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Old 09-02-2007, 06:03 PM   #36
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They hold impossible standards for themselves and others and they can't handle it if they or others make those mistakes. They don't know how to relate to anyone outside the little Christian club, and they make everyone around them feel bad for being the way they are.
I worry about these kids too. Being human and all, they're going to fail at meeting those unrealistic standards, and then where do they go? Their "perfect" friends won't know what to do, and won't be able to help them in any way. And, when they do fall, they fall all the way. It's all or nothing with those kids. That's no way to live.
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Old 09-02-2007, 09:18 PM   #37
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I worry about these kids too. Being human and all, they're going to fail at meeting those unrealistic standards, and then where do they go? Their "perfect" friends won't know what to do, and won't be able to help them in any way. And, when they do fall, they fall all the way. It's all or nothing with those kids. That's no way to live.
I've seen it in my own life. My cousin is going to a Bible college and is heavily involved as a leader in a church youth group there. One of the girls in the youth group just got pregnant. Obviously, I'm not going to stand up and cheer for a teenage pregnancy. However, my cousin acted as though the world has just crashed to pieces. She was moaning how this girl's entire future was ruined and implied that there was no way God could ever use her. (Apparently, this girl had felt as though God had called her to ministry). The girl's life is going to change in a major way, and some of her plans may be on hold. Yet, God isn't done with her because she made a mistake. As you said, Martha, this all or nothing mentality that so many Christians have ruins more lives than it helps.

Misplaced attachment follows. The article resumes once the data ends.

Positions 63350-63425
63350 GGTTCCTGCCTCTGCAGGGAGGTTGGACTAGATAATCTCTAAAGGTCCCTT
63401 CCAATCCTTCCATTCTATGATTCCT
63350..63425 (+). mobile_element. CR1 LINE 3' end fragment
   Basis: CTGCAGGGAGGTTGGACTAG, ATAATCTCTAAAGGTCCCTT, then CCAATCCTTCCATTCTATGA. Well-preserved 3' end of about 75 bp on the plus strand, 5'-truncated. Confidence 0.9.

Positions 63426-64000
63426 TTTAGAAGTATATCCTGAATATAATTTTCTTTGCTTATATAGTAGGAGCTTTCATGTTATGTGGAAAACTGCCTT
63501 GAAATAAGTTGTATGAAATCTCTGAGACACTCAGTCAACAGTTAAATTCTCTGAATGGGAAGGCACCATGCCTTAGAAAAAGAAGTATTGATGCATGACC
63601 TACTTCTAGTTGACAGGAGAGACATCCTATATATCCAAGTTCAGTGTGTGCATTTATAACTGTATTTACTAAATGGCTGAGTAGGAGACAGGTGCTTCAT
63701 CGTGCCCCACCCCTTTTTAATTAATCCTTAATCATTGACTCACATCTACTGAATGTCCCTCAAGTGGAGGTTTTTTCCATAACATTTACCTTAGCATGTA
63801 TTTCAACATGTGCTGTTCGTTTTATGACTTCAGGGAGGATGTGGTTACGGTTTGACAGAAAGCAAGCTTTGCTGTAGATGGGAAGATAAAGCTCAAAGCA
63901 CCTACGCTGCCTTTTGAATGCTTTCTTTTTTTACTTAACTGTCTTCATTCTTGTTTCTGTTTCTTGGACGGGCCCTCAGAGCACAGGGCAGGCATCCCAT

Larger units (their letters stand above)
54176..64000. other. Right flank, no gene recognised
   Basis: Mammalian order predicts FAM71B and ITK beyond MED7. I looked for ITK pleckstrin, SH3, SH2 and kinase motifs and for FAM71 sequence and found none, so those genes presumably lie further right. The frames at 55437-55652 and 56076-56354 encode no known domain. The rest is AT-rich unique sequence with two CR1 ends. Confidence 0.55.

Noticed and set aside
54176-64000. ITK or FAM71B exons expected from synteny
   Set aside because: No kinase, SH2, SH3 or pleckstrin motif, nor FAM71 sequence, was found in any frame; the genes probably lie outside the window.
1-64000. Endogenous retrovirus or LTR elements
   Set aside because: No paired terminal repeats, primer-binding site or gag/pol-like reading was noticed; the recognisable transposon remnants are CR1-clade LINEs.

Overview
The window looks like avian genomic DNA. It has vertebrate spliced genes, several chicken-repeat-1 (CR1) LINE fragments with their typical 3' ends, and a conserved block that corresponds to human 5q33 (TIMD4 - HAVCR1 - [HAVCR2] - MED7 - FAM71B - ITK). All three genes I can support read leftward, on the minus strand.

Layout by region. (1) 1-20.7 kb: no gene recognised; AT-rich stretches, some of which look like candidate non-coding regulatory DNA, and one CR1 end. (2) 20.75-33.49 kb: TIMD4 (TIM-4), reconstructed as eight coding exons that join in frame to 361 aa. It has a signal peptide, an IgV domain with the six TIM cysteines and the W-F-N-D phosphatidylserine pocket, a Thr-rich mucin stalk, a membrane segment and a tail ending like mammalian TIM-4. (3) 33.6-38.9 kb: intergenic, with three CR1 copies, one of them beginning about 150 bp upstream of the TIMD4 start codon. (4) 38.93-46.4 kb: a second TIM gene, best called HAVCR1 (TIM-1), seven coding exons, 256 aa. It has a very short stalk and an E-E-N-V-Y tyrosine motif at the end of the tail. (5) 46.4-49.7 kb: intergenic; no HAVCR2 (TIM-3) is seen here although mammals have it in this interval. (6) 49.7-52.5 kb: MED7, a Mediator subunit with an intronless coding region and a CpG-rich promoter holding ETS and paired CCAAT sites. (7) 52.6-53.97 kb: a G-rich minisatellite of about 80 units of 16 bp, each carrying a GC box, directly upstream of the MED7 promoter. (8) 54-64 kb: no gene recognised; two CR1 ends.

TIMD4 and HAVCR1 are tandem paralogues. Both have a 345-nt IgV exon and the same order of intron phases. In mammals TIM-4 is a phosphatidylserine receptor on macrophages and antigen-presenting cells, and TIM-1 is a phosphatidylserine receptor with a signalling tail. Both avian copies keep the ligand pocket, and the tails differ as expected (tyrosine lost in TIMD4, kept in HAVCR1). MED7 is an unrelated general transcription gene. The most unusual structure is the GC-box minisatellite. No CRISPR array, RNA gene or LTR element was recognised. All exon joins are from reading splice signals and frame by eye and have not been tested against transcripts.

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Old 09-02-2007, 11:21 PM   #38
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A favorite saying of mine, from someone prominent in my "church" is: It's easy to know God's Will. It's what happens!

For your cousin to assume to know God's Will for this girl is really assuming one whole lot, isn't it.
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Old 09-02-2007, 11:32 PM   #39
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A favorite saying of mine, from someone prominent in my "church" is: It's easy to know God's Will. It's what happens!

For your cousin to assume to know God's Will for this girl is really assuming one whole lot, isn't it.